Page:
The museum’s award-winning digital projection Waves of migration returns this Sunday, Australia Day, to once again illuminate the museum’s iconic roofline with a rich tapestry of migration stories drawn from our collection.
Waves of migration explores the history of migration to Australia and the compelling stories of those who’ve come across the seas – from British convicts and early settlers, to Jewish refugees and displaced persons; from post-war European migrants and Ten Pound Poms, to Indochinese boat people and seaborne asylum seekers from Afghanistan.
This year we have added an emotional new chapter about refugee artist Gina Sinozich, who fled Istria, Croatia (in the former Yugoslavia), in 1956 and arrived in Australia with her family in 1957. Incredibly Gina only started painting in 2000 – when she 70 years old. Her husband had been diagnosed with dementia and she recognised the urgent need to capture her memories of their life together and their family’s journey to Australia on Neptunia.
The museum holds an evocative collection of Gina’s work, which has provided rich inspiration for the new scene. One of the things that resonates most about Gina’s story is that she was never able to say goodbye to her mother, mother-in-law, best friend and brother. She couldn’t tell her loved ones of her escape plan, for fear of repercussions from the strict communist regime, and this memory haunted her for years.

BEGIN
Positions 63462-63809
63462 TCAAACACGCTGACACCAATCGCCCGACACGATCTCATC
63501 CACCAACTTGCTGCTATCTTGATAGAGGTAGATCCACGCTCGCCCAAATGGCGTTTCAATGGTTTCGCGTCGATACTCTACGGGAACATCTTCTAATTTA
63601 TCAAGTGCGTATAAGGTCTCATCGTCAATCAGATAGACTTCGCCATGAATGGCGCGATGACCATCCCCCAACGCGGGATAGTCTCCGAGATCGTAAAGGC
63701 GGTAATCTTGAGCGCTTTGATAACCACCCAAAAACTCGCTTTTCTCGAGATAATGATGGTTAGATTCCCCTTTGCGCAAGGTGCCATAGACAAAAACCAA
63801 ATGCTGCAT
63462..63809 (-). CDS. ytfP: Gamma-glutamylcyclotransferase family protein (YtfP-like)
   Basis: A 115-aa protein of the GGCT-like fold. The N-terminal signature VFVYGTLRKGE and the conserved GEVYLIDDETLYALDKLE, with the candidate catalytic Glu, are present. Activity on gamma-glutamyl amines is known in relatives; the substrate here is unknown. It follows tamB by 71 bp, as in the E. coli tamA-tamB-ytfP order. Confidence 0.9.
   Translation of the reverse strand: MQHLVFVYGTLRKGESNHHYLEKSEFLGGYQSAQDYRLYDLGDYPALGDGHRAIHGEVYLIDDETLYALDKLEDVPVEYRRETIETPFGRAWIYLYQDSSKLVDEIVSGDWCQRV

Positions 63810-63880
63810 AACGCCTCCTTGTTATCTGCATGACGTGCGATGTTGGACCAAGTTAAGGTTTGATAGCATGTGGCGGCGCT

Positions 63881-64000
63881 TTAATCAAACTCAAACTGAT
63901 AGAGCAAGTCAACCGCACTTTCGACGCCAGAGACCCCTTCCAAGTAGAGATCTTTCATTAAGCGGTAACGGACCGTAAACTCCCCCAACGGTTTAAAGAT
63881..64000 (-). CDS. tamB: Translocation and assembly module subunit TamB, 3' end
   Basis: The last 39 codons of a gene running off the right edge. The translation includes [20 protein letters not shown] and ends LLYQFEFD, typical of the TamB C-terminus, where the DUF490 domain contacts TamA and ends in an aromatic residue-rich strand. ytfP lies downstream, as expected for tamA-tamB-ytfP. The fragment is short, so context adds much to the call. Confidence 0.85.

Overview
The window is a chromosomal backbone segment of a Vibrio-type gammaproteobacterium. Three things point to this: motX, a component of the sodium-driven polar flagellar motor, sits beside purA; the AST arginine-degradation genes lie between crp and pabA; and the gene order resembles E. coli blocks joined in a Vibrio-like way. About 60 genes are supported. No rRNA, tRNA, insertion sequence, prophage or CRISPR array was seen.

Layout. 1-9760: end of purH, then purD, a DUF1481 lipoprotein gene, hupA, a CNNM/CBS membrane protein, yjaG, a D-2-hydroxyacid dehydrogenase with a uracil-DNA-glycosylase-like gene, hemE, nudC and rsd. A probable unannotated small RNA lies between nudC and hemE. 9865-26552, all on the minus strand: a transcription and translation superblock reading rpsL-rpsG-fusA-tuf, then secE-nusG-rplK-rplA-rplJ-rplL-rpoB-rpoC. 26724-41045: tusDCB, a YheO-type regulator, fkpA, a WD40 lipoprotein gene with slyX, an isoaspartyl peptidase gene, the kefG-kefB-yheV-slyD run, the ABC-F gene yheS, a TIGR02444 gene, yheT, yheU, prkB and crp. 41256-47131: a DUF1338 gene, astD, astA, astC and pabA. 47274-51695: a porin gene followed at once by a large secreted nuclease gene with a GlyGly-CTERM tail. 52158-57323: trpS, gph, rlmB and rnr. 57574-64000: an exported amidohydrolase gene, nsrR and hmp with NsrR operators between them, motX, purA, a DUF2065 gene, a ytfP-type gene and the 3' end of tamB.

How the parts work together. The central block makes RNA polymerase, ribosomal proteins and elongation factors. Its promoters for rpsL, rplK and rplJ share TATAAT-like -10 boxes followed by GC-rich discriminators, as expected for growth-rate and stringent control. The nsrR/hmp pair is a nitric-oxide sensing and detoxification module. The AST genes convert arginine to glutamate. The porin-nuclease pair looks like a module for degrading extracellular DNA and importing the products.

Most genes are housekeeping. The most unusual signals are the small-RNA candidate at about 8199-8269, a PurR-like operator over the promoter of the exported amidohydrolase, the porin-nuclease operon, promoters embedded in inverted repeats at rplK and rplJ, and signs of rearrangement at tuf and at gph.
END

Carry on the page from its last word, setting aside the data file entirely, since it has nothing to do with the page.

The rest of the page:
Gina came to terms with this in one of her most poignant and powerful paintings, Our precious things we left behind, by creating an imagined farewell to her loved ones on a rain-swept wharf. The new scene in Waves of migration illustrates this story beautifully as her imagined farewell transforms into a painted farewell – giving tangible form to memory in Gina’s wonderfully unique style. You can read more about Gina’s story at Waves of Migration.
Waves of migration will be projected on the roof of the museum from Australia Day, 26 January, running nightly after dark until 13 February 2014. The best vantage point is Pyrmont Bridge in Darling Harbour, from where you can also hear the new specially-commissioned soundtrack that weaves the show together and dramatically captures elements of hope and fear, courage and adventure, grief and triumph – the universal emotions associated with Australia’s waves of migration.
Curator, Post-Federation Immigration